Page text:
Kodak ESP 3.2
Kodak has two ranges of all-in-ones: ESP and Hero. The ESP 3.2 sits in the middle of the range and is a straightforward machine. Paper feeds from a 100-sheet, fold-up tray at the rear and the control display, though a touchscreen, is a small 61mm. There are only two cartridges, one black and the other tri-colour, but the printer does have wireless connection and is supported by good, free software for remote and direct printing from mobile devices.
Print speeds of 6.9ppm and 3.7ppm are fair, but there’s no duplex. Page costs, a major selling point for Kodak, are no lower than from the Brother machines, though print quality is better, on both plain and photo paper.
Reg Rating 85%
More info Kodak
Next page: Kodak Hero 7.1
The differences are explained right at the start of the article. A photo printer generally has more than 4 inks, some offer CD/DVD printing and some have negative/slide scanners.
The truth of all this though is that printing photos at home is a waste of time and money. Online photo printing services can have the pictures out to you next day and they'll be better quality and cheaper than you can possibly achieve at home.
When my current printer dies or the ink becomes hard to find I'll be getting myself a laser, probably black and white, and all my photo printing will be done online.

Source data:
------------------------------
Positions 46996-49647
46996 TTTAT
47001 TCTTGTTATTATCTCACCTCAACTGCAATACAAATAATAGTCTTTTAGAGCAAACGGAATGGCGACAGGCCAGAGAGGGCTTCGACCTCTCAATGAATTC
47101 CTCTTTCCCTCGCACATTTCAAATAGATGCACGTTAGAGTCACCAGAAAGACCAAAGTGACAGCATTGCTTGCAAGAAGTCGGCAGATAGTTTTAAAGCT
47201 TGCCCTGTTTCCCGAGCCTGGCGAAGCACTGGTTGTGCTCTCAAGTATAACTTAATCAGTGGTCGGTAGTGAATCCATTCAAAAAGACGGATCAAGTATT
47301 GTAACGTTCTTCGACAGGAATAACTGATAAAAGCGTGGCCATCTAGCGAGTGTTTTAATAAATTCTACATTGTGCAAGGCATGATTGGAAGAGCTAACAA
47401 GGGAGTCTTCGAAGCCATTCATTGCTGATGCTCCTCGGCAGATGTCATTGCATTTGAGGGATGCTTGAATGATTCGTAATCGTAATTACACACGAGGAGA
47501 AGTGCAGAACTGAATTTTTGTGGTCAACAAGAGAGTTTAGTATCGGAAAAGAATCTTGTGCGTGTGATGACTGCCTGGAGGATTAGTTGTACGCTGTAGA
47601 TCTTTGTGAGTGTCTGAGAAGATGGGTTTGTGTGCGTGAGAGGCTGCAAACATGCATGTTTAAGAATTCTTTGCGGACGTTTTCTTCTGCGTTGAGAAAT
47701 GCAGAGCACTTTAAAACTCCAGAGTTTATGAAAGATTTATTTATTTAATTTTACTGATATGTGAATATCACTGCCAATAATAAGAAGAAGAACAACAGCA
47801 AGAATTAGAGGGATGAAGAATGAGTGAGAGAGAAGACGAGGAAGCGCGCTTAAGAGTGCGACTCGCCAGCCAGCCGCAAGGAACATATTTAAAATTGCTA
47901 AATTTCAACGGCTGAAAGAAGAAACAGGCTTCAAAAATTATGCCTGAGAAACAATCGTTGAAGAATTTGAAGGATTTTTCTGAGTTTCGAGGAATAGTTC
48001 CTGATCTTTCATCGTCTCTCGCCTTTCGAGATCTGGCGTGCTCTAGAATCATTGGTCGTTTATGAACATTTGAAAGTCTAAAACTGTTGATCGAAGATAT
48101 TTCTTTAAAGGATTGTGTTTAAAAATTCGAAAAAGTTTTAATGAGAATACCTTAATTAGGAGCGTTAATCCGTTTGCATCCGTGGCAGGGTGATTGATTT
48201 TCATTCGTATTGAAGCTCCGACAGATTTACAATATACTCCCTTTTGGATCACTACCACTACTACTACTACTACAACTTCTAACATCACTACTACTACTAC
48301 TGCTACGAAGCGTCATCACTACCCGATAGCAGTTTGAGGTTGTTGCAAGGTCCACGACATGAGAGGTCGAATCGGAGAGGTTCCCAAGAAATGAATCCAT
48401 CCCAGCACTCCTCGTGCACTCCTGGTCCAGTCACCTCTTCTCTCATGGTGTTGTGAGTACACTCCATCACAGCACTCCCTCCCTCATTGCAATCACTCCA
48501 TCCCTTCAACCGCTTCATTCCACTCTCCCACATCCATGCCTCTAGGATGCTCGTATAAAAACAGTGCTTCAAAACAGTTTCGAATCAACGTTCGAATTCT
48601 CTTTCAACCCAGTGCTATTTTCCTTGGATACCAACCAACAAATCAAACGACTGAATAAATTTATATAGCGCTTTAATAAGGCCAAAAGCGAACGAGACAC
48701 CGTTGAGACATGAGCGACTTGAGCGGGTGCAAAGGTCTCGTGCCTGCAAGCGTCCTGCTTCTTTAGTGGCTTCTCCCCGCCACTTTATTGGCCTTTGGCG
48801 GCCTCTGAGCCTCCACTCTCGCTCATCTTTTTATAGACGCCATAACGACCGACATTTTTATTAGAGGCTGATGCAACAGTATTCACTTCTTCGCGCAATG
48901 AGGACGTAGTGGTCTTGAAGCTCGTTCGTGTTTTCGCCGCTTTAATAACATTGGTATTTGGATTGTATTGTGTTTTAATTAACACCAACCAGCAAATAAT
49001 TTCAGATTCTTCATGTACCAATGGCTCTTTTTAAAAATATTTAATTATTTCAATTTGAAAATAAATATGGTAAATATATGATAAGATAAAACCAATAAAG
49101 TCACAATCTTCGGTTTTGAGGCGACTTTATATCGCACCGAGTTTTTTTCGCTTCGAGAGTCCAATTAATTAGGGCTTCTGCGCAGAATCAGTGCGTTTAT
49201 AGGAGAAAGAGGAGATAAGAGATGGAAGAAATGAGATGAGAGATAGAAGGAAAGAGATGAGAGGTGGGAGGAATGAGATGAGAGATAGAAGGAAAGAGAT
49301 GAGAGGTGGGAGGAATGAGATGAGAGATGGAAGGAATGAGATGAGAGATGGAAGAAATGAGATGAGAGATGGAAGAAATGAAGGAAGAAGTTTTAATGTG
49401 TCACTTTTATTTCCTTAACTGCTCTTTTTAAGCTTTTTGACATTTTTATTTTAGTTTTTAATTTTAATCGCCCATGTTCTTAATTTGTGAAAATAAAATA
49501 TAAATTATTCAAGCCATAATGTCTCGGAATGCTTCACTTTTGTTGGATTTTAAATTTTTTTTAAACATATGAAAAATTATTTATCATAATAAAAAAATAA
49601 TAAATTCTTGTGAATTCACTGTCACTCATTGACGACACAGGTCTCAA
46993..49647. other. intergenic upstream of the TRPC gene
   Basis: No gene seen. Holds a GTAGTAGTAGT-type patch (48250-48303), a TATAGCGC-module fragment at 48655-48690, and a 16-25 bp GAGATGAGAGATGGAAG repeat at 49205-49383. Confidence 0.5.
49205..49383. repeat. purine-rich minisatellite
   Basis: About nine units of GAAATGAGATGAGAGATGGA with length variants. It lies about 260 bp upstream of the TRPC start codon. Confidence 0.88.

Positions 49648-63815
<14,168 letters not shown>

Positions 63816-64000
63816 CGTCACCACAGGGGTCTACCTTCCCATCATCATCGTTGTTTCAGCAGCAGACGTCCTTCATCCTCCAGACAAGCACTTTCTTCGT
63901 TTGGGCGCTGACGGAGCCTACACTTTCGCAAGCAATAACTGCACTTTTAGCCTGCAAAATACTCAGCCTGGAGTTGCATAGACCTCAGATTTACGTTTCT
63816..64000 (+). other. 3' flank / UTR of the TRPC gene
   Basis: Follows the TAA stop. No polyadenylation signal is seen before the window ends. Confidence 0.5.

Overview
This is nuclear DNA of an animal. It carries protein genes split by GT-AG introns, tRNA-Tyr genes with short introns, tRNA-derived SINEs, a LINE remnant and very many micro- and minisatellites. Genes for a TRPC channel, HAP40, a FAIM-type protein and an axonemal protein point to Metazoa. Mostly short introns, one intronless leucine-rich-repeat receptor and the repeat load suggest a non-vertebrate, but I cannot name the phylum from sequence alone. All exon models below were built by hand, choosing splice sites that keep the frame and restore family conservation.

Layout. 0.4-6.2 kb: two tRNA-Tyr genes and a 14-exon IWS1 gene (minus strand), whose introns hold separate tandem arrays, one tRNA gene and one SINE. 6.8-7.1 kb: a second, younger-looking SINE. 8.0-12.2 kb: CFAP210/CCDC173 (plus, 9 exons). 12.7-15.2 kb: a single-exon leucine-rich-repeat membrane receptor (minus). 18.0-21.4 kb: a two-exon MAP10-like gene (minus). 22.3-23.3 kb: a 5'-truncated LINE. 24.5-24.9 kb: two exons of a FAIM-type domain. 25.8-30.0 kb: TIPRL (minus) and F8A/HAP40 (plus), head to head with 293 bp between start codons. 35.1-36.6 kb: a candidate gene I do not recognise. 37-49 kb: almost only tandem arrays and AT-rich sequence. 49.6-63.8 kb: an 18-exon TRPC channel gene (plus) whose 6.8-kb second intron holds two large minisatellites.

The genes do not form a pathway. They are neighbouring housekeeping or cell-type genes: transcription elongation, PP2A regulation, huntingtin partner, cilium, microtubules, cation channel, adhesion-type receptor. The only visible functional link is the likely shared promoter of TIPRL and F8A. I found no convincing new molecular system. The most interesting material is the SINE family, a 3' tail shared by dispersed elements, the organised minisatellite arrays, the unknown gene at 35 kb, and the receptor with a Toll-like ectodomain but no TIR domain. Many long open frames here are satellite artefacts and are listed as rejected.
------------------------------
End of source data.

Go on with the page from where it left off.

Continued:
Would have liked to have seen some 'normal' inkjet all-in-ones as a comparison
Apart from the fancy pop-up LCD displays (are they needed when you've probably previewed the pic on a phone/camera/tablet/desktop already?), what's the difference between an colour inkjet photo printer and a "normal" colour inkjet printer?
It might have been nice to incude a few "non-photo" colour inkjets in the review, load them up with photo paper and see what sort of job they do. With the price of photo paper and inkjet cartridges already very high, I've got to question spending anything more than 100 quid on any sort of inkjet printer.
Me? I've got an HP colour all-in-one inkjet printer, but no somewhat pointless colour pop-up LCD on it. Price? 25 quid directly from hp.com - throw in some photo paper and it does a good enough job at printing photos. No printer here costs under 80 quid, the difference of which could go on buying a reasonable number of cartridges and photo paper.
Re: When is £300>£499?
If you're price conscious (as you should be), then you'd be crazy to compare prices of the printers themselves and not spend at least twice the time comparing the cost of the ink. If you actually use a printer, the cost of the ink will swamp out the price of the printer itself several times over.